Coun. Rainer Bloess wants auditor general Ken Hughes to take a hard look at the involvement of council members when auditing the infrastructure portfolio this year.
Hughes, subject to council approval, will look at several areas of the portfolio, as I mentioned in this story earlier this month.
During the audit subcommittee meeting last week, Bloess indicated he wants to see if politicians essentially meddled in any construction project behind the scenes. He refers to one project in particular, and even though he doesn’t name it, we all know he’s talking about the Airport Pkwy. pedestrian bridge. The city is already looking into how things went so horribly wrong.
But the investigation can certainly extend many other projects, from bridges to Lansdowne Park.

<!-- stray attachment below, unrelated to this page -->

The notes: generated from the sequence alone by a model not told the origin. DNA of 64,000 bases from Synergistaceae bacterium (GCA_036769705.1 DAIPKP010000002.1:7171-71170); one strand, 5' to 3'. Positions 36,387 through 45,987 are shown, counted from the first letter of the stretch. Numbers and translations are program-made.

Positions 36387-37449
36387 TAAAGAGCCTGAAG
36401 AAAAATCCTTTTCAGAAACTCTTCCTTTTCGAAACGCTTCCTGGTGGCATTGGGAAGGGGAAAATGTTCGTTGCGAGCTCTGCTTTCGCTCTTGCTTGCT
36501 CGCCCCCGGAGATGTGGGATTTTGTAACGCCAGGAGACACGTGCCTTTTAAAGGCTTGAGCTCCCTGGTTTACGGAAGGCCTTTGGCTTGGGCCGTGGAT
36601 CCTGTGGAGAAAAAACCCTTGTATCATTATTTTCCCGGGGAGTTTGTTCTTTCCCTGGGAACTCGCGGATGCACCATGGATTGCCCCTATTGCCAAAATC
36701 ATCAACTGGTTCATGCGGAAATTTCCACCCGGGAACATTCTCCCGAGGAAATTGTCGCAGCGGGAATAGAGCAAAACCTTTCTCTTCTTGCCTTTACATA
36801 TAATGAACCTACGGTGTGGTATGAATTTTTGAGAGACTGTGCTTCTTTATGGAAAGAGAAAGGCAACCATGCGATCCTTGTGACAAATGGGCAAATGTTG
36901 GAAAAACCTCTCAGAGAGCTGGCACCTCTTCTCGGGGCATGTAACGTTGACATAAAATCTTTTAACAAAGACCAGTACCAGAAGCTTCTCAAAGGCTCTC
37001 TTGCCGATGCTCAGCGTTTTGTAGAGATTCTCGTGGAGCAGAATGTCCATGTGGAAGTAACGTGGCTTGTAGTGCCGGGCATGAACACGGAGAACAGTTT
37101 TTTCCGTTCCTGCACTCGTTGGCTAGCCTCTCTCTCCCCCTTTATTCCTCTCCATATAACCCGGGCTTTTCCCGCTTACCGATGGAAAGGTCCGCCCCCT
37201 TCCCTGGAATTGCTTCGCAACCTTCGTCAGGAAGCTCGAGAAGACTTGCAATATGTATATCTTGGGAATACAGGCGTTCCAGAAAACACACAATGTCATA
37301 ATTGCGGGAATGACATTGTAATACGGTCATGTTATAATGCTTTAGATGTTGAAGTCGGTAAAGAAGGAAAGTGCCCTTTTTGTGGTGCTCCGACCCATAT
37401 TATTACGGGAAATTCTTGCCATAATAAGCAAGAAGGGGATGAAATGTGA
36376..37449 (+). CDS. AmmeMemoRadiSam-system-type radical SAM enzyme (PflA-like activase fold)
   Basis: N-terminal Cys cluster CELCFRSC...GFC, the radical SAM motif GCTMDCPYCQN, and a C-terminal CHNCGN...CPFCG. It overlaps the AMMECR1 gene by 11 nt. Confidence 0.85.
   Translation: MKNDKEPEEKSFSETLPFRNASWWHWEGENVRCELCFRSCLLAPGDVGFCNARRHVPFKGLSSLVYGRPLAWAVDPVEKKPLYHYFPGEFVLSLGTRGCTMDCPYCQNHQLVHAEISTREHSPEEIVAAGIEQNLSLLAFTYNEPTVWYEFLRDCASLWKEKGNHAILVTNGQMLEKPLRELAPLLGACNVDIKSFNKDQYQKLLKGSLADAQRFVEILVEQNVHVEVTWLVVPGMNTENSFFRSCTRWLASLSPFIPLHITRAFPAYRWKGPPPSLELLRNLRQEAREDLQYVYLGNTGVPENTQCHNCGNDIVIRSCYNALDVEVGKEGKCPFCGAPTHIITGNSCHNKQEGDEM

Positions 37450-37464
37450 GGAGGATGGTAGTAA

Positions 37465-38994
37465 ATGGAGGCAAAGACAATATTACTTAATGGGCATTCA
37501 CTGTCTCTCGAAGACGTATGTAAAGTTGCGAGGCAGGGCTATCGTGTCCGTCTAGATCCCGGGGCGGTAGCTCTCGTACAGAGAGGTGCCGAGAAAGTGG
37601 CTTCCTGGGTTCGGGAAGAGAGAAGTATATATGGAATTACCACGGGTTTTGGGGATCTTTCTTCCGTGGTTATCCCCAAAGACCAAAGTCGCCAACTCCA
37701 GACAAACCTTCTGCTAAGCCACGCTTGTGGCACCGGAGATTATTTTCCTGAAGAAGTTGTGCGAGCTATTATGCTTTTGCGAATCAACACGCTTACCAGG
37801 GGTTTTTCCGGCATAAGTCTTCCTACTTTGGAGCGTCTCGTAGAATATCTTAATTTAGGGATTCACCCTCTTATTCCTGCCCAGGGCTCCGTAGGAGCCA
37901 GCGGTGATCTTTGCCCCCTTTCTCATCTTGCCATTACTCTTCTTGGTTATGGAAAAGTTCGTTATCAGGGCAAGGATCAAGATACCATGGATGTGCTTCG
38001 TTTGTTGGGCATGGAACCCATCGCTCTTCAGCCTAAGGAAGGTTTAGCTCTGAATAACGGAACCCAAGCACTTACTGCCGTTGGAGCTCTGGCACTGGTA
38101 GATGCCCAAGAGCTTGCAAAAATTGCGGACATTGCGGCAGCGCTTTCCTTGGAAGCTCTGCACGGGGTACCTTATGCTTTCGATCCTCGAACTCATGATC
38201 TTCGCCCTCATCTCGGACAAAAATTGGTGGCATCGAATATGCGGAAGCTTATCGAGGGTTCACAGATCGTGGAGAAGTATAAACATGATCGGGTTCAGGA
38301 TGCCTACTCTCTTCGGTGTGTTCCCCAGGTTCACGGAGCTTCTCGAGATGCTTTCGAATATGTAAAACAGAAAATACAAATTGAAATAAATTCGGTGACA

Here’s the exchange between Bloess and Hughes, all sic.
Bloess: “In terms of the scope of your audit — I can think of a perfect case study before us without naming it — are you going to be looking at councillor involvement in terms of how some of these projects, you know, not come about, but how they evolve and how that they create whether it’s legal implications, cost implications for us. And the reason I’m asking is certainly none of us should be immune from having in an audit identify if we in any way have any involvement.”
Hughes: “If I understand the question from the councillor correctly, we’ll be looking at the areas we’ve identified here. If we find issues that would certainly take us into that realm, we would at this point in time, we’re not specifically going to be looking in that area.”
Bloess: “But you won’t avoid it either. You won’t turn a blind eye to anything you see.”
Hughes: “It isn’t my style to turn a blind eye to something like that.”
Hughes’ first answer is a bit difficult to decipher, but judging by his answer to Bloess’ follow-up question, the AG will flag anything interesting on councillor involvement.
By the time this audit hits the council table, the retiring Bloess will probably be on a beach somewhere, but I bet he’ll still be interested in reading the report.